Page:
LIFE OF KEATS
Of all the great poets of the early nineteenth century—Wordsworth, Coleridge, Scott, Byron, Shelley, Keats—John Keats was the last born and the first to die. The length of his life was not one-third that of Wordsworth, who was born twenty-five years before him and outlived him by twenty-nine. Yet before his tragic death at twenty-six Keats had produced a body of poetry of such extraordinary power and promise that the world has sometimes been tempted, in its regret for what he might have done had he lived, to lose sight of the superlative merit of what he actually accomplished.
The three years of his poetic career, during which he published three small volumes of poetry, show a development at the same time rapid and steady, and a gradual but complete abandonment of almost every fault and weakness. It would probably be impossible, in the history of literature, to find such another instance of the 'growth of a poet's mind'.
The last of these three volumes, which is here reprinted, was published in 1820, when it 'had good success among the literary people and . . . a moderate sale'. It contains the flower of his poetic production and is perhaps, altogether, one of the most marvellous volumes ever issued from the press.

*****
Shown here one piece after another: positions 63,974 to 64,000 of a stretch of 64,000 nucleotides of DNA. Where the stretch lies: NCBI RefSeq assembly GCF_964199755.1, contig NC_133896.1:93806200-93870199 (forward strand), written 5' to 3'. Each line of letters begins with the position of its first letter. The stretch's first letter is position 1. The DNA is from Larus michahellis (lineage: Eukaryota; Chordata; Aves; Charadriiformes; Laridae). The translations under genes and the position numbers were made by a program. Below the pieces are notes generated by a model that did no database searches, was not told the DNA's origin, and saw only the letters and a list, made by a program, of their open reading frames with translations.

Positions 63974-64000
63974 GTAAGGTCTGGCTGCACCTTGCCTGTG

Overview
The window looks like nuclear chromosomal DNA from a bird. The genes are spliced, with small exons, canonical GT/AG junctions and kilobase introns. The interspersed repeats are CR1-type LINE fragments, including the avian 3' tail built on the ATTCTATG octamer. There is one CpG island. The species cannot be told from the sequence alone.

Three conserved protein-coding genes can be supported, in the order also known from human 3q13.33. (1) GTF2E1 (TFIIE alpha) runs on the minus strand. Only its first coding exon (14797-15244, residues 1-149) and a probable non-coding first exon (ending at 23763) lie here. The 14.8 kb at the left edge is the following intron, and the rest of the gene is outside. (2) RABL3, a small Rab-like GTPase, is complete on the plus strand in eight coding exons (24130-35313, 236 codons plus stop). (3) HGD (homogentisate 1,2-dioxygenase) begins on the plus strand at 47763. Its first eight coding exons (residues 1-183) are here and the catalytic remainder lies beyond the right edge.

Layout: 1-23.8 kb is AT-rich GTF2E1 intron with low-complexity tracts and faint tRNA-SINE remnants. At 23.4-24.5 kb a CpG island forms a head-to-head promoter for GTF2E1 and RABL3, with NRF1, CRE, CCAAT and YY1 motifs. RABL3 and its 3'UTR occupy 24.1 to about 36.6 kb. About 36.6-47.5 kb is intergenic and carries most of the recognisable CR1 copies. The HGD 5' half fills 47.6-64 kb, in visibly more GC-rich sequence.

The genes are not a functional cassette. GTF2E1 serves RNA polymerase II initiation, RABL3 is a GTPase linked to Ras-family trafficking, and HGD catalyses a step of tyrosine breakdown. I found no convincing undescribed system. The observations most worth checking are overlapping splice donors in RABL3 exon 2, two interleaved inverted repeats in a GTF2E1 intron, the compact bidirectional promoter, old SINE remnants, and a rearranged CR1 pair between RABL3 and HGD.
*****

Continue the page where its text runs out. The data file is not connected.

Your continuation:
But in spite of the maturity of Keats's work when he was twenty-five, he had been in no sense a precocious child. Born in 1795 in the city of London, the son of a livery-stable keeper, he was brought up amid surroundings and influences by no means calculated to awaken poetic genius.
He was the eldest of five—four boys, one of whom died in infancy, and a girl younger than all; and he and his brothers George and Tom were educated at a private school at Enfield. Here John was at first distinguished more for fighting than for study, whilst his bright, brave, generous nature made him popular with masters and boys.
Soon after he had begun to go to school his father died, and when he was fifteen the children lost their mother too. Keats was passionately devoted to his mother; during her last illness he would sit up all night with her, give her her medicine, and even cook her food himself. At her death he was brokenhearted.
The children were now put under the care of two guardians, one of whom, Mr. Abbey, taking the sole responsibility, immediately removed John from school and apprenticed him for five years to a surgeon at Edmonton.
Whilst thus employed Keats spent all his leisure time in reading, for which he had developed a great enthusiasm during his last two years at school. There he had devoured every book that came in his way, especially rejoicing in stories of the gods and goddesses of ancient Greece. At Edmonton he was able to continue his studies by borrowing books from his friend Charles Cowden Clarke, the son of his schoolmaster, and he often went over to Enfield to change his books and to discuss those which he had been reading. On one of these occasions Cowden Clarke introduced him to Spenser, to whom so many poets have owed their first inspiration that he has been called 'the poets' poet'; and it was then, apparently, that Keats was first prompted to write....